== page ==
Did you know that there are minimally 14 different holidays between November and January? There’s Diwali- the Hindu Festival of Lights (though many, other than Hindus, celebrate Diwali). Hindus may decorate their homes with lights to celebrate. There’s Hanukkah- a Jewish celebration lasting eight nights including the lighting of the menorah. I still remember the stunning menorahs in my Jewish friends’ homes growing up. There’s Kwanzaa- celebrating African culture and community (bring on the fritters and plantains!). There’s Dia de los Muertos- a Mexican holiday commonly known as the Day of the Dead honouring those that have passed away. There’s Omisoka- Japanese New Year’s Eve where homes are decorated with sacred Shinto straw rope and is considered one of the most important Japanese holidays. And lastly there’s Festivus- the Holiday for the Rest of Us- a ‘made up’ holiday by fictional Seinfeld character Frank Costanza who had enough of Christmas traditions therefore focused on this holiday where family members would air their grievances around a steel pole. The pole would not include decorations mostly because Frank Costanza found tinsel distracting.
A recent social media post that went viral recently stated the following, when someone says, “happy holidays” instead of “Merry Christmas”, remember, they’re not doing it because of political correctness. They do it out of respect. When someone says, “happy holidays” to you simply thank them. Because they don’t know what you believe in. It’s called respect, not a war on Christmas.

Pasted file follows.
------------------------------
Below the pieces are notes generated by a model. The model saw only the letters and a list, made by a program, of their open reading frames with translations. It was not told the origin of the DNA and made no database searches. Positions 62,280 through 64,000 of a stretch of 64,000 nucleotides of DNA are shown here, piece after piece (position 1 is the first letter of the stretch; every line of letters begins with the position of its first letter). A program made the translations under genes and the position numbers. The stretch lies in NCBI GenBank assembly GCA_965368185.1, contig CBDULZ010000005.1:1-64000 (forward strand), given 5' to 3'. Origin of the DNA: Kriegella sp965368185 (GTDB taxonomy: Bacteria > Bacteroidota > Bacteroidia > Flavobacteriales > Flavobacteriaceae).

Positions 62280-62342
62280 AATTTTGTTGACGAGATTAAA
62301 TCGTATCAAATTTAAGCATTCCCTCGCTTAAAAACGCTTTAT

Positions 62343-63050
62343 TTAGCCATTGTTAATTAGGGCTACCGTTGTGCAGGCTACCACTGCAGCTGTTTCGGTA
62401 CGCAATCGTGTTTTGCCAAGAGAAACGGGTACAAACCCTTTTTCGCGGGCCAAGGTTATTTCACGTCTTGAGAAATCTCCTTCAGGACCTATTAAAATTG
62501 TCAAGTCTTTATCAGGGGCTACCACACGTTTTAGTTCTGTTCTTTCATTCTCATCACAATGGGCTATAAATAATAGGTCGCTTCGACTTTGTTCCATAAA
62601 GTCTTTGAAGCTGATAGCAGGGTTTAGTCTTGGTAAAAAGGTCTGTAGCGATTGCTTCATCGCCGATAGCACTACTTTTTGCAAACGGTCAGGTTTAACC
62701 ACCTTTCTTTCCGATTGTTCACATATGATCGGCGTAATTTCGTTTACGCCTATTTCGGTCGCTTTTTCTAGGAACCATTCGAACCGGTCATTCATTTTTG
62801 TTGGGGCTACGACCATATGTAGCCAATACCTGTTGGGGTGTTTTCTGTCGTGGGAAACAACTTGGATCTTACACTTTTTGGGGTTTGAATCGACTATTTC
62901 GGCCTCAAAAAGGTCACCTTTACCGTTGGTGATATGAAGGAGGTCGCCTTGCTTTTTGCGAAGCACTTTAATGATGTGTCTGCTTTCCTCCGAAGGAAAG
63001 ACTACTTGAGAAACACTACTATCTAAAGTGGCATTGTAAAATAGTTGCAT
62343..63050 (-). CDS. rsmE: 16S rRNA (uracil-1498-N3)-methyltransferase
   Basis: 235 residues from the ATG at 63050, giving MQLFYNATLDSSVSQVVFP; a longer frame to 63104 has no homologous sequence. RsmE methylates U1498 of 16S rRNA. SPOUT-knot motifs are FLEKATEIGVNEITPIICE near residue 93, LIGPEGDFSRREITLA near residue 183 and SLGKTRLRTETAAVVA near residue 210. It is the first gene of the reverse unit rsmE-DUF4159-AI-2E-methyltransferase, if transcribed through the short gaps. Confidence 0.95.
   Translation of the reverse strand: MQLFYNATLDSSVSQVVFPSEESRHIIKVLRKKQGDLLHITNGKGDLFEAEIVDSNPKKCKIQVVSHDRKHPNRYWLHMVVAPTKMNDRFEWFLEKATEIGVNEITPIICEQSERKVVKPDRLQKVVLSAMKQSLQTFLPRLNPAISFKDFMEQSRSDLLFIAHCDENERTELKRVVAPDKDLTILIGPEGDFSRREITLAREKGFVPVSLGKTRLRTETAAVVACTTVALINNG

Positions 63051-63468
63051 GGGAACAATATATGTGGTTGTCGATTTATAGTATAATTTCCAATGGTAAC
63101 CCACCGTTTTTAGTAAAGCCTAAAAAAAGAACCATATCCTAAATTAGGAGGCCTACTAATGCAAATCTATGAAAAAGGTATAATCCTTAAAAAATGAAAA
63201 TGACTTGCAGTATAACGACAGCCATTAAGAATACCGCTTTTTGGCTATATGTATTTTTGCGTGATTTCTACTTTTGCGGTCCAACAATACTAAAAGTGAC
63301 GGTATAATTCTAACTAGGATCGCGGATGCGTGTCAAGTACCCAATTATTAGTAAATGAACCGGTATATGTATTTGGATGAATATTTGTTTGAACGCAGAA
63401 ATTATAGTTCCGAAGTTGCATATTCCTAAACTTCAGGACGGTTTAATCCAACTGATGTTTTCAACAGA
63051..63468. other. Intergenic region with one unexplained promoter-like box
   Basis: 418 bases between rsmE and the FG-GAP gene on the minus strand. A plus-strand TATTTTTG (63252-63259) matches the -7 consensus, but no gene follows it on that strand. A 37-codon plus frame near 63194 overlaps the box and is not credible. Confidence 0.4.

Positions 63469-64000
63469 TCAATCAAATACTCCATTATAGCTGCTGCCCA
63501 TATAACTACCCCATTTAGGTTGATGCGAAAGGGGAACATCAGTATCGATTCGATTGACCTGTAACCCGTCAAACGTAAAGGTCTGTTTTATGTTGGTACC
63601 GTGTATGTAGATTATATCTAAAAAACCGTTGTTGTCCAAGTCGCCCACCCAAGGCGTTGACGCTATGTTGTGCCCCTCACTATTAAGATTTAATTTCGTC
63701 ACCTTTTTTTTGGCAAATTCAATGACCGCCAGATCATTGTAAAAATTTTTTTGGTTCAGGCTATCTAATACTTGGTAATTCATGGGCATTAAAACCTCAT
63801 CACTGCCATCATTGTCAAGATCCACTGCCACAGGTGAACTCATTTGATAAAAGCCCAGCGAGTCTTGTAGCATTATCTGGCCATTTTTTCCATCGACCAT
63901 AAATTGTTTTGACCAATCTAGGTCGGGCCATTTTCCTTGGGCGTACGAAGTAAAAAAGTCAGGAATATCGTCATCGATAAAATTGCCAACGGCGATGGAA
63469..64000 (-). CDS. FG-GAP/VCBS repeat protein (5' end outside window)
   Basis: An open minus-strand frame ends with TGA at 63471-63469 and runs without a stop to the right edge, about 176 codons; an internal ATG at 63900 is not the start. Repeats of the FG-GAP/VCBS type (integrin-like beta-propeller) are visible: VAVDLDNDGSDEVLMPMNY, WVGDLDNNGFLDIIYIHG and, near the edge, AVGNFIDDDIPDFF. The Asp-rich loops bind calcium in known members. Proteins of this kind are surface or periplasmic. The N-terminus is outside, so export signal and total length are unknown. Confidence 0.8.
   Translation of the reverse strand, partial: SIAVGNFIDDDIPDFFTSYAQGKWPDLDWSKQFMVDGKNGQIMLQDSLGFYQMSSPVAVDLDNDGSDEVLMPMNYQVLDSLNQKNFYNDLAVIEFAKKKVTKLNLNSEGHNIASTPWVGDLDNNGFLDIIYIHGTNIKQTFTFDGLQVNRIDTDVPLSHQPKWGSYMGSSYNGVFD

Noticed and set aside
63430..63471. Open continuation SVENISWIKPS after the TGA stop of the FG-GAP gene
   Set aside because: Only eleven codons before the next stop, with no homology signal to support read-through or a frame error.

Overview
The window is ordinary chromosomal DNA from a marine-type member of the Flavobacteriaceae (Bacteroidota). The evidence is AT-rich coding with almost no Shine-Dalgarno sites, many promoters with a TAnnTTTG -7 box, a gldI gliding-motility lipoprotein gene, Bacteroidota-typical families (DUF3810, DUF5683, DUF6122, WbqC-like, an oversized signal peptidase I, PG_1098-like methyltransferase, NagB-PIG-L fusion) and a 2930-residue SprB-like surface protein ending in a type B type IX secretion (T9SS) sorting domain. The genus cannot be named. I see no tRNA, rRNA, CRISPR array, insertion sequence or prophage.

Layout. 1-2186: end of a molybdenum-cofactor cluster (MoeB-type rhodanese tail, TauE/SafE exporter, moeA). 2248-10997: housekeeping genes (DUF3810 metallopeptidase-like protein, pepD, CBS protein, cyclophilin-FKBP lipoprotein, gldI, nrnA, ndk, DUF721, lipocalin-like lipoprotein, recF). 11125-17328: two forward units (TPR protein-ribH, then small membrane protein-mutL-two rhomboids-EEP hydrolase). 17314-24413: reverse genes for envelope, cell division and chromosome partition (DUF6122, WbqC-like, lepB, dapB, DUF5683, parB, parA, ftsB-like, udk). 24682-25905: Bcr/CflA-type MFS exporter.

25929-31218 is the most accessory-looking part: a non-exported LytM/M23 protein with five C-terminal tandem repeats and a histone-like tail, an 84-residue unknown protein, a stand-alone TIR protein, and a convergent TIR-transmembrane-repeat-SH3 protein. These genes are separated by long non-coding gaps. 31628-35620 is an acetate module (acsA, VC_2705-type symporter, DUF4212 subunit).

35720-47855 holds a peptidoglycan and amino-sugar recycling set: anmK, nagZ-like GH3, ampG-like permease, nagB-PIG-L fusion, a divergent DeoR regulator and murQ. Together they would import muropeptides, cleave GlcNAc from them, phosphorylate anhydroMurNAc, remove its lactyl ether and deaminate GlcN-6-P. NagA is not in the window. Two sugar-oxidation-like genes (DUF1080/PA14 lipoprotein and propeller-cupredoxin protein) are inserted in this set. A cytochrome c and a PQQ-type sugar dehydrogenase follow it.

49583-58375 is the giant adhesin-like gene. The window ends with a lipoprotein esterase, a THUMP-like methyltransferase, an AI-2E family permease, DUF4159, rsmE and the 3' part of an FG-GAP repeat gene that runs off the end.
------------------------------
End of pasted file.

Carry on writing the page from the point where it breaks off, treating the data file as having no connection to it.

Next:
The commonality of all the holidays is a sense of community, tradition, belonging, food, family, and togetherness. It’s called the holiday season for a reason! We need not celebrate one holiday. We can celebrate the meaning behind all holidays. When saying, “happy holidays” to your co-workers, clients and neighbours perhaps reframing one’s perspective is in order. By saying, “happy holidays” essentially you are saying, I honour and respect what you celebrate whatever holiday that may be (even Festivus!). The golden rule is treating people the way you wish to be treated. However, when it comes to creating a culture of inclusion and belonging, we should adhere to the platinum rule which is treat people the way they wish to be treated.
Let’s not forget that with community comes commonality. Some may have suffered significant loss so remember that sometimes the ‘first are the worsts’ so whatever we can do for one another- regardless of faith, culture, religion, or circumstance- caring and compassion goes far.
So, with that, wishing you all a great holiday season filled with love, laughter, and light.